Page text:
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Letters to the editor: Tirath Singh Rawat resigns as Uttarakhand CM, right to food of stray dogs

Readers write in from Delhi, Faridabad, Jamshedpur, and Calcutta

The Telegraph Published 07.07.21, 01:18 AM
Tirath Singh Rawat.

Tirath Singh Rawat. File picture

Change of plans

Sir — It was hardly surprising when the chief minister of Uttarakhand, Tirath Singh Rawat, handed over his resignation to the governor, Baby Rani Maurya, within only four months of being appointed, reportedly citing the constitutional provision that requires him to get elected to the assembly within six months of assuming office, and the unlikelihood of the bypolls in the state being held in time on account of the pandemic (“Uttarakhand CM steps down after 4 months”, July 3). In the meantime, Uttarakhand gets Pushkar Singh Dhami as its new chief minister — its third in four months. Dhami, who is the youngest chief minister Uttarakhand has seen till date, expressed his gratitude to prime minister, Narendra Modi, the home minister, Amit Shah, and the Bharatiya Janata Party national president, J.P. Nadda, for giving him this opportunity.


However, Rawat seems to be merely a pawn in the plans of the BJP leadership that wants to show that it stands for the Constitution by sacrificing Rawat instead of forcing the Election Commission to hold the bypolls. This might have been done to set a template to be used against Mamata Banerjee, who is also supposed to contest the bypolls to keep her position as chief minister of West Bengal within the next few months. It is likely that the Election Commission will hold up Rawat’s case as an example for not conducting bypolls in Bengal. This could force Banerjee to step down.

But one should not forget that these two cases are different. Rawat’s mismanagement of the Kumbh Mela and the fake RT-PCR tests scandal during the event could cost him dearly, especially with the Uttarakhand legislative assembly election knocking at the door. On the other hand, Banerjee lost her seat but her party won by a massive mandate. Besides, there are no state elections in the near future, so there is no reason for the bypolls being delayed.

Rawat’s case is a clear example of the myopic vision of the outgoing chief minister and the BJP high command. More so because even though he knew that he would have to be voted to the assembly in six months, neither he nor the party could chalk out an effective plan for this.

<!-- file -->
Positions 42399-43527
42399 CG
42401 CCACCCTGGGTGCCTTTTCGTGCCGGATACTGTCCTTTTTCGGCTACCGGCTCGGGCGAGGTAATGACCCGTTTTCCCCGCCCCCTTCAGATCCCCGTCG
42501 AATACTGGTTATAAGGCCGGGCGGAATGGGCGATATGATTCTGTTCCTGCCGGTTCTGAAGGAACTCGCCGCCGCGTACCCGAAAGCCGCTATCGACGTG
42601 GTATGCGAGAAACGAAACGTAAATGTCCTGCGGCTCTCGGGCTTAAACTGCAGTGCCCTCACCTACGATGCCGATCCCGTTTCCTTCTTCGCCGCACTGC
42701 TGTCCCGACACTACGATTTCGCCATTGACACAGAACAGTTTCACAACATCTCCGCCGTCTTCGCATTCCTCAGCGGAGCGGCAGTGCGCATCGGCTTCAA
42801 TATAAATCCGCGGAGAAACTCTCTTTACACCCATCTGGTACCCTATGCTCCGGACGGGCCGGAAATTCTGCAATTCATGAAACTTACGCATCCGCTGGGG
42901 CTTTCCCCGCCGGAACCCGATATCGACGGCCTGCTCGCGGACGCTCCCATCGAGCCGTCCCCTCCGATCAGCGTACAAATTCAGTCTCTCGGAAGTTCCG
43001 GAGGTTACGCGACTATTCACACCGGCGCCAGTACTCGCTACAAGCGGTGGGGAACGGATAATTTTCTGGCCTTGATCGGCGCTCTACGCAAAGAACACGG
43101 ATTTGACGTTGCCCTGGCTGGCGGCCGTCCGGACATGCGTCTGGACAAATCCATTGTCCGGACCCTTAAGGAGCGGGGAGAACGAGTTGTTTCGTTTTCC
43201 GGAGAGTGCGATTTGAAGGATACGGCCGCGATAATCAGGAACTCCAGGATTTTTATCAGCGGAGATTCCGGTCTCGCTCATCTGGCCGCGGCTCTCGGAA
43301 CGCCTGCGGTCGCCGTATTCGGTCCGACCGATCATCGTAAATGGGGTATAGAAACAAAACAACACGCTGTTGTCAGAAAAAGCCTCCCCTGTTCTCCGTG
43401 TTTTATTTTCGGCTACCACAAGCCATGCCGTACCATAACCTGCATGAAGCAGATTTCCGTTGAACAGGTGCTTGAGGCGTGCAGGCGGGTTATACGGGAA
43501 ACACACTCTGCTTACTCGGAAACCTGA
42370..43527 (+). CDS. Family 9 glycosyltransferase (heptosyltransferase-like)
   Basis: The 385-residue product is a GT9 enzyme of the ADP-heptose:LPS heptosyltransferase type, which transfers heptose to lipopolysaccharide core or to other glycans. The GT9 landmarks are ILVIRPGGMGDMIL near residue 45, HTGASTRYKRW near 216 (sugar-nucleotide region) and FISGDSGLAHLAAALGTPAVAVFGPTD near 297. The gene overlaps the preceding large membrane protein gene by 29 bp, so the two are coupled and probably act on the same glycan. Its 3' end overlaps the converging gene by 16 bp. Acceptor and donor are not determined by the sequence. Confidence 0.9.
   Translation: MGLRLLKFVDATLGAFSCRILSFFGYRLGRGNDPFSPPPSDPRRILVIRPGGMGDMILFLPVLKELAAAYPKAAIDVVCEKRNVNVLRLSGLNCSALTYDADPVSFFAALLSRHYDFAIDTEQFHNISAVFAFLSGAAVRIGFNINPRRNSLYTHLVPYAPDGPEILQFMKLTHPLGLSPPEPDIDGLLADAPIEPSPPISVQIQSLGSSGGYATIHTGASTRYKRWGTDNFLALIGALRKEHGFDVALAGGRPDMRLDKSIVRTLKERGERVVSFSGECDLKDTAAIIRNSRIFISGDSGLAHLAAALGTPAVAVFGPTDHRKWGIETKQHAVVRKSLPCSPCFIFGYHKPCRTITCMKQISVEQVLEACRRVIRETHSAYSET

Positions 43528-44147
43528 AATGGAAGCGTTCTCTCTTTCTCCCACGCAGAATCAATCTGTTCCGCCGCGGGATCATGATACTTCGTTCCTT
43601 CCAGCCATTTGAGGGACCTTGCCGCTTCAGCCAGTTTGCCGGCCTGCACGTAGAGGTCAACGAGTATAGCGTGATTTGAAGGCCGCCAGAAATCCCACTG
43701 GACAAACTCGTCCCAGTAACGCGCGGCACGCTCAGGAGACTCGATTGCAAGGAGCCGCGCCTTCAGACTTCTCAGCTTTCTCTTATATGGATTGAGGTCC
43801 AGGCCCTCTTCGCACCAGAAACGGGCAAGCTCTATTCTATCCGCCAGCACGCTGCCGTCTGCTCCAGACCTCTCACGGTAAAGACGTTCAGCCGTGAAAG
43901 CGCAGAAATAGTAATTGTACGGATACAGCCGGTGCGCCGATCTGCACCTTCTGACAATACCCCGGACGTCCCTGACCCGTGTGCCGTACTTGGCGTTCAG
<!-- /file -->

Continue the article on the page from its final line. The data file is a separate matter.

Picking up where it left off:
Bidyut Kumar Chatterjee,

Sir — Tirath Singh Rawat’s resignation may prove to be an alarm bell for Bengal’s chief minister, Mamata Banerjee. Ever since the result of the Bengal elections went against the saffron party, the BJP has been restless — the ruckus inside the assembly during the governor’s address is a recent example. There is a chance that the Election Commission decides to postpone the Bhawanipur bypolls to next year because of the pandemic. After all, nothing is impossible in politics.

Jang Bahadur Singh,

Sir — The change of guard in Uttarakhand may have had the hidden agenda of rattling the leadership in Bengal, but it has also exposed fault lines in the saffron party. Whatever the pretext of Tirath Singh Rawat’s resignation, it reflects poorly on the leader who was chosen by the BJP to govern the state. This would not inspire trust among the people in the new chief minister either.

Besides, the rise of Pushkar Singh Dhami has disappointed many senior leaders in the party — the leadership reportedly had to spend an entire day trying to pacify discontented members, especially those who had switched from the Congress to the BJP. Clearly, then, the saffron party and its members are not devoid of the thirst for power, an image that Rawat’s seemingly selfless gesture tried to project.

Priyam Gupta,

Take care

Sir — Animals have often been politicized in India — the cow is a prime example. But little effort has been put into actually improving their lives. The Delhi High Court’s decision regarding the right to food of stray dogs is thus a move in the right direction. The court has now instructed the Animals Welfare Board of India to designate appropriate spots for feeding them. Across India, urban strays, in particular, have become dependent on human beings for sustenance. This makes it all the more important for people to care for these creatures. All states should make similar arrangements for stray animals.

Purabi Sanyal,

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